NATIONAL RICE WEEK 13th – 19th SEPTEMBER…

National Rice Week takes place this week from 13th- 19th September.

The Yorkshire Times wrote that “Riso Gallo, the Italian rice and risotto experts, are once again supporting National Rice Week, teaming up with top UK chefs – including renowned Davide Degiovanni, Danilo Cortellini and Paul Gayler – to create a selection of rice inspired recipes!”

Riso Gallo is the first international brand in the sector to have undertaken the production of rice from sustainable agriculture, making their premium best-selling risotto rices – Gallo Risotto Tradition, Arborio, Carnaroli and Carnaroli Rustico – fully sustainable.

This means that almost 50% of Riso Gallo business in Europe (outside Italy) now comes from sustainable agriculture. And this is the first step of a progressive commitment from the company towards a fully sustainable approach to its’ rice business. The focus is on 0km sourcing, top quality raw materials and sustainable to the environment, people and local community. Sustainability and our commitment to plastic that is suitable for recycling are also indicators of the continuous attention to excellence from the Italian Maestro of Risotto.

All these rice variants are packaged using FSC certified cardboard and plastic vacuum packaging that is suitable for recycling, following the launch of a new eco-sustainable, low environmental impact plastic. Riso Gallo are the first company to adopt this sustainable packaging.

National Rice Week returns for its fourth year this September (13th – 19th), with a multichannel campaign that will help to raise the profile of the UK rice sector. Led by The Rice Association, the campaign will invite the nation to ‘Rice Up Your Life’ and highlight everything that rice offers; from its versatility to its nutritional benefits.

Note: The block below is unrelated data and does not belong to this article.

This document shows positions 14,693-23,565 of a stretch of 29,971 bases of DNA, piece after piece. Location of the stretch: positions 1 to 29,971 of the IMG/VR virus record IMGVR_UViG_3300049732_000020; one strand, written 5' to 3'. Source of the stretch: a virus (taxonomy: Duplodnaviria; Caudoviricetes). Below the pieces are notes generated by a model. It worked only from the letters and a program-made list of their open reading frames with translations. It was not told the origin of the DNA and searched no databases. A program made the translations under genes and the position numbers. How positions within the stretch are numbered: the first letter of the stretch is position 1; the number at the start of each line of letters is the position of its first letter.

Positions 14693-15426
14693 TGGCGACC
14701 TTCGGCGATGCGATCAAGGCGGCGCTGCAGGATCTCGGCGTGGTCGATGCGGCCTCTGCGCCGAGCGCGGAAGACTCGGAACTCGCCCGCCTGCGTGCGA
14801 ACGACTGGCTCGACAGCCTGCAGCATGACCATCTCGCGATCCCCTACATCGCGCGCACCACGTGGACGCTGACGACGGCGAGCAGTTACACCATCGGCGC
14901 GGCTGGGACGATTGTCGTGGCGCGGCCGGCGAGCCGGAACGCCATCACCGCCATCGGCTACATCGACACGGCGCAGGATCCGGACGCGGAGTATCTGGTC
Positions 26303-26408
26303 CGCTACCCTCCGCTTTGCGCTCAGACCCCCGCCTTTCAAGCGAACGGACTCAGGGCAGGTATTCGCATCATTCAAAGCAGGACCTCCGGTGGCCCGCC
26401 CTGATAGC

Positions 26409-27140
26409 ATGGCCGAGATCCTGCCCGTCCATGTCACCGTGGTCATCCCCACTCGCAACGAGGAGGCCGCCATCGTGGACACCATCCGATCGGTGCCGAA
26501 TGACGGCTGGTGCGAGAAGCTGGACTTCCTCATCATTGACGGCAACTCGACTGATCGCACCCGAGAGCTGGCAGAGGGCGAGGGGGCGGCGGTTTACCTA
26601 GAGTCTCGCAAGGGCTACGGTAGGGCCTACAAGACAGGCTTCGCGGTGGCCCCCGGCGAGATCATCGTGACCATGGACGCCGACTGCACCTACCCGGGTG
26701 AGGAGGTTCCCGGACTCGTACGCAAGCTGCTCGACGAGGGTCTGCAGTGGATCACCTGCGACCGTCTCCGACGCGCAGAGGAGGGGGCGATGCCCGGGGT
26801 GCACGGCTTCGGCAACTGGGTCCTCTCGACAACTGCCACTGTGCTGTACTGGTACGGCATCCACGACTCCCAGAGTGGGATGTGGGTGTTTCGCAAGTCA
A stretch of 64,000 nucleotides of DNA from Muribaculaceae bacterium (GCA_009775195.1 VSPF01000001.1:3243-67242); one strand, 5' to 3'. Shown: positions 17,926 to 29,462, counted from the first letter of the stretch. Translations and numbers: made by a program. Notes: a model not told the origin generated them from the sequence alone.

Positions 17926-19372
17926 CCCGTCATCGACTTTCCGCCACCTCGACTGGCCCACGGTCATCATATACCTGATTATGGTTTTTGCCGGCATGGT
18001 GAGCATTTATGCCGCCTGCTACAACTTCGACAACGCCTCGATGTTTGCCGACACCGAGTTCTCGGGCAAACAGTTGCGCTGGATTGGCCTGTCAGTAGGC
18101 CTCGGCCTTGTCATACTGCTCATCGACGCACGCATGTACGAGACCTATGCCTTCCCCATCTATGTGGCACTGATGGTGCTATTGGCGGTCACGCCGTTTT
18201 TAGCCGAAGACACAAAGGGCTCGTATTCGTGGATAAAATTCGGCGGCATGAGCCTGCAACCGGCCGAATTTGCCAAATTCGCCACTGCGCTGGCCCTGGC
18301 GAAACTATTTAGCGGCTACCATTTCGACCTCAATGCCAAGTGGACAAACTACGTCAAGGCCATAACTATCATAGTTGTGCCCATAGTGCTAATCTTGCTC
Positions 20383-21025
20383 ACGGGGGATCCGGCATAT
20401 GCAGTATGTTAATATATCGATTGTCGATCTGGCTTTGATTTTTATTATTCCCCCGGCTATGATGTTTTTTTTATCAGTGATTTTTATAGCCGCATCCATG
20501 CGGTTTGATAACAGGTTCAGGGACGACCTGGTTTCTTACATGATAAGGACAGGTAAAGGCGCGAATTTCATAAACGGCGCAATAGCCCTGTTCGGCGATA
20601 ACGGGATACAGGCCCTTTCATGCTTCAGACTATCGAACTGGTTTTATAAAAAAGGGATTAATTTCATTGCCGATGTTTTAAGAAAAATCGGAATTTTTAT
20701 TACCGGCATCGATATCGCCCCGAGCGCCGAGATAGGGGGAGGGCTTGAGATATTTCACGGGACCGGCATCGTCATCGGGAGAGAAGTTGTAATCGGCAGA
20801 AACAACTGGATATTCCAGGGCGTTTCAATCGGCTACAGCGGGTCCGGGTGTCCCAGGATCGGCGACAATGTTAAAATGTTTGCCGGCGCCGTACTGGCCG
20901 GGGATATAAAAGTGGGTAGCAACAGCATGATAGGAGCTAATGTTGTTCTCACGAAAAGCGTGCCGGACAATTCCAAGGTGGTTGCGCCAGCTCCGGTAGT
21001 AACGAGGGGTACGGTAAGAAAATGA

Working with well-known chefs and influencers, including twice Michelin-starred Atul Kochhar and chef, Jack Stein, the campaign will once again help to highlight the benefits of rice across media and social channels. Activity will demonstrate the many ways different varieties of rice can be used and enjoyed both in and out of home.

The Rice Association wrote that “as well as celebrating National Rice Week at home, there is loads going on across the country. They have collected details of businesses throughout the UK who are celebrating and offering special discounts, deals, events and menus during National Rice Week.”

Check out the Rice Association website for more details and lots of recipe ideas.

FORAGING NEAR THE COAST…

Foraging –

forage/ˈfɒrɪdʒ/Learn to pronounceverbgerund or present participle: foraging

  1. (of a person or animal) search widely for food or provisions.”the birds forage for aquatic invertebrates, insects, and seeds”
    • obtain (food or provisions) by searching.”a girl foraging grass for oxen”
    • search (a place) so as to obtain food.”units that were foraging a particular area”

Foraging has become quite a popular word or late and no more than by the coast and countryside. In fact, you can go on numerous Foraging Courses where with this particular one Bushcraft and Celtic folklore specialist, Jonathon Huet, will take you on a guided walk to forage for wild food and impart his knowledge on different native trees in each season. The walk ends with a primitive fire-lighting demonstration and you will experience a Celtic Fire Ceremony around the glowing embers of the fire and learn the folklore of native trees.